With the passing of every long-lived celebrity you will hear similar words thrown around — words like “icon,” giant,” or “legend.” Along with the obligatory sad tweets and Facebook posts, you’ll immediately see media outlets releasing retrospectives which honor the dead, often followed shortly thereafter by less compassionate — and occasionally more accurate — studies of who they “really were.”
Interviews of those they’ve known will precede interviews of those they didn’t, until finally family, colleagues, fans, pet-groomers, and personal shoppers have all had their say on what this person “meant,” and who they “were.” Well before this point, words like “icon,” “giant,” “legend,” — or as I expect in this case, “hero” — will lose meaning. They will become euphemisms for “the big celebrity death this week.”
It is what it is; there is no reason to shame those well-wishers honoring the deceased on social media, or reporters writing about the passing of someone who many will care to read about. It does beg the question though, if everyone is a “legend” when they die, is anyone really one when they lived.
Yes – Stan Lee was.
For you Disney fans out there, especially the older ones, I don’t think I need to explain why Stan Lee’s passing is a bit different than your average entertainer’s death. I don’t need to tie in the fact that Disney owns Marvel now. I don’t need to convince you that folks have strong feelings about this man, because you know the depths of emotion that one person, a true icon, can evoke. You’ve probably read an article today including a comments section peppered with the phrase “Walt’s vision.”
His name may not adorn the sides of buildings or company letterhead, but to many generations of fans, Stan Lee is Comics.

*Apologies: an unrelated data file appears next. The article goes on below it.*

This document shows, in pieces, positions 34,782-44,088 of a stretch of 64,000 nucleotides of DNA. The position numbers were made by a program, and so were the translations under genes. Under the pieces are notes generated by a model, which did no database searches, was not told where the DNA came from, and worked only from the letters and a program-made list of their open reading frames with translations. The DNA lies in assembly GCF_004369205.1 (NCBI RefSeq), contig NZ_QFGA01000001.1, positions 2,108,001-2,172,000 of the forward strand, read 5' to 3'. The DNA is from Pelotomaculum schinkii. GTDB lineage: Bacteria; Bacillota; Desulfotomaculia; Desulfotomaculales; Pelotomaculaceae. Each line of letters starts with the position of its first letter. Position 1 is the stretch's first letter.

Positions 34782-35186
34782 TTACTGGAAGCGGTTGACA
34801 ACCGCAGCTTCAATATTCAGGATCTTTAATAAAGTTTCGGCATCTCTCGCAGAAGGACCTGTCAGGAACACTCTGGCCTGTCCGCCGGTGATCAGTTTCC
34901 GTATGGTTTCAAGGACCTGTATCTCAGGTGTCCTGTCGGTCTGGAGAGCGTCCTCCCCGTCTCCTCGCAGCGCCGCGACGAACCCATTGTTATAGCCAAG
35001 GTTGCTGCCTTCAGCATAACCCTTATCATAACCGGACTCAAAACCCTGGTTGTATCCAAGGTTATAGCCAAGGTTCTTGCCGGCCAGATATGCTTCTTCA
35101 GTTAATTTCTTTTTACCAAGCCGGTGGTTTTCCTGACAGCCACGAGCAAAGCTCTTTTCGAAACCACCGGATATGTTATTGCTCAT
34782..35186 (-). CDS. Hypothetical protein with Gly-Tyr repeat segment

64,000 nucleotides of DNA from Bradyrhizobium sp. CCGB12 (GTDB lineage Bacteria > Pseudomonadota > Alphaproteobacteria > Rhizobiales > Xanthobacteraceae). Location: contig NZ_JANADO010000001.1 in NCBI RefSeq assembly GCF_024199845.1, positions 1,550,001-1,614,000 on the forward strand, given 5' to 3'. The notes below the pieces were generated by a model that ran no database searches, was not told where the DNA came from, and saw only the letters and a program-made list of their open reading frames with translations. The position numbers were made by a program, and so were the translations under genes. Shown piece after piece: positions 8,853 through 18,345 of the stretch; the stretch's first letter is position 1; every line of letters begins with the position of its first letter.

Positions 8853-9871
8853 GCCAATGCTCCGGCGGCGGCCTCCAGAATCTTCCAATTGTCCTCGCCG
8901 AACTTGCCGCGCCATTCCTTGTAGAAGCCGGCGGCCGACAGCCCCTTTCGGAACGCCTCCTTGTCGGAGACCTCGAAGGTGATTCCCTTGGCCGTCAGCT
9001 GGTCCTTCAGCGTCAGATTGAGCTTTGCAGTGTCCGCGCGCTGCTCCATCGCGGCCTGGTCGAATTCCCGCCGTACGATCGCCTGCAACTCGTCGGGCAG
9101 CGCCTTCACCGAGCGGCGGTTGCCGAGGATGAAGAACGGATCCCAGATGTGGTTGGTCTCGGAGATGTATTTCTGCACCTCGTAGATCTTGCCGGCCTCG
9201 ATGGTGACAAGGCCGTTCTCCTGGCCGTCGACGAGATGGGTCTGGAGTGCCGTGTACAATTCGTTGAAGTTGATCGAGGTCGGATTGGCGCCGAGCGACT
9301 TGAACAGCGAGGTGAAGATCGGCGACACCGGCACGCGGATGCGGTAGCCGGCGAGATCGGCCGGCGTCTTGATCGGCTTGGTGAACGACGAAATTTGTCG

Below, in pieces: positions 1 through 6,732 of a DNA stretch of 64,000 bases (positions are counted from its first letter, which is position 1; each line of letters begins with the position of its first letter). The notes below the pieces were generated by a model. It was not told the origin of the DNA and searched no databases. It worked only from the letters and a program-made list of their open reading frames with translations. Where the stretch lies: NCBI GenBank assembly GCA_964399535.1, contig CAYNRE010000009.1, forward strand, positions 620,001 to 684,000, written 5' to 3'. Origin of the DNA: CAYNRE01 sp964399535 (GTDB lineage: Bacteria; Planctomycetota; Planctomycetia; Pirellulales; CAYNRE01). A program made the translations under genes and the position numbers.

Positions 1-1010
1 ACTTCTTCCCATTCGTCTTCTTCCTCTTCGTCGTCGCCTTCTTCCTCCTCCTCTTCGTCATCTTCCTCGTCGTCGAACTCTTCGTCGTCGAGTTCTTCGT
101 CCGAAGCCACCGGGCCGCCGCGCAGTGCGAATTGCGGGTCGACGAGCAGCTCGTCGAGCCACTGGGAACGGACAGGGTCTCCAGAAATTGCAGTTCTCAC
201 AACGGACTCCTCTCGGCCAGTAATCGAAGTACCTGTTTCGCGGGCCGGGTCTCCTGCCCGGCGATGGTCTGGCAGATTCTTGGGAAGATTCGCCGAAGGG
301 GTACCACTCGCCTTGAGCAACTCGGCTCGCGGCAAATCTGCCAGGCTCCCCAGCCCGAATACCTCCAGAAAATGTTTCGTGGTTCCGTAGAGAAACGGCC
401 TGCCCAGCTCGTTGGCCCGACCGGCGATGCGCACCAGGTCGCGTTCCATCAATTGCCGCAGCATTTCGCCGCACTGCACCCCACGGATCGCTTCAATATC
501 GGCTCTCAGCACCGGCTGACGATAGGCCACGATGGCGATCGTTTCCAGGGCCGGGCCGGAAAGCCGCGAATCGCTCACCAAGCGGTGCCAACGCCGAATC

I’m not going to get into an in-depth analysis of his history, there are other folks surely doing a wonderful job of that right now. I’m not going to contrast his public image with his private. Chances are, if you aren’t already a fan of his, interesting facts about Mr. Lee will stick in your head for a grand total of 5 minutes. I’d just like to explain why these words that get so carelessly thrown around lose their cliché status when used for Stan. I’d like to explain why, among all the rest, he is a legend.
I’ll start with a story…
I’ve got a friend, Gina. An absolutely wonderful woman I don’t get to see so often anymore, Gina and I had the exact same interaction twice within the same week which lead to an honest question and a nerdy answer.
On the first occasion, we were in a parking lot along with some other friends, enjoying each other’s company while discussing events both meaningful and insignificant. It was one of those delightful little life moments, seemingly unremarkable yet so sincere an example of the benefits of friendship that it would have stuck with me regardless. The pleasantries ended abruptly when we heard the screech of tires and the scrunch of metal on metal — like a giant chewing tin foil — followed by immediate shouting. I ran toward those sounds without hesitation.
A few days later, Gina was picking me up to help her out with some remodeling work for an apartment she was renting out. Just a block down the road, not even enough time to get frustrated with traffic yet, we heard the same noises about 10 cars ahead, coming from a four-way intersection that serves as a highway off-ramp. I told Gina to call 911, hopped out of the car, and ran toward the accident as fast as I could.
When I got back into her car about 40 minutes later, Gina asked me, “I’ve seen you do that twice. You don’t even hesitate, you just run off full speed. Why do you do that?”
“Because it’s what Peter Parker would do.”
He may be a photographer, but Spider-Man doesn’t take a cell phone recording when he could be lending a hand to the injured. Spider-Man doesn’t get pissed off he’s late for work and honk his horn. Spider-Man doesn’t drive past thinking, “I’m sure someone else will handle it. I mean, what would I even do anyway?”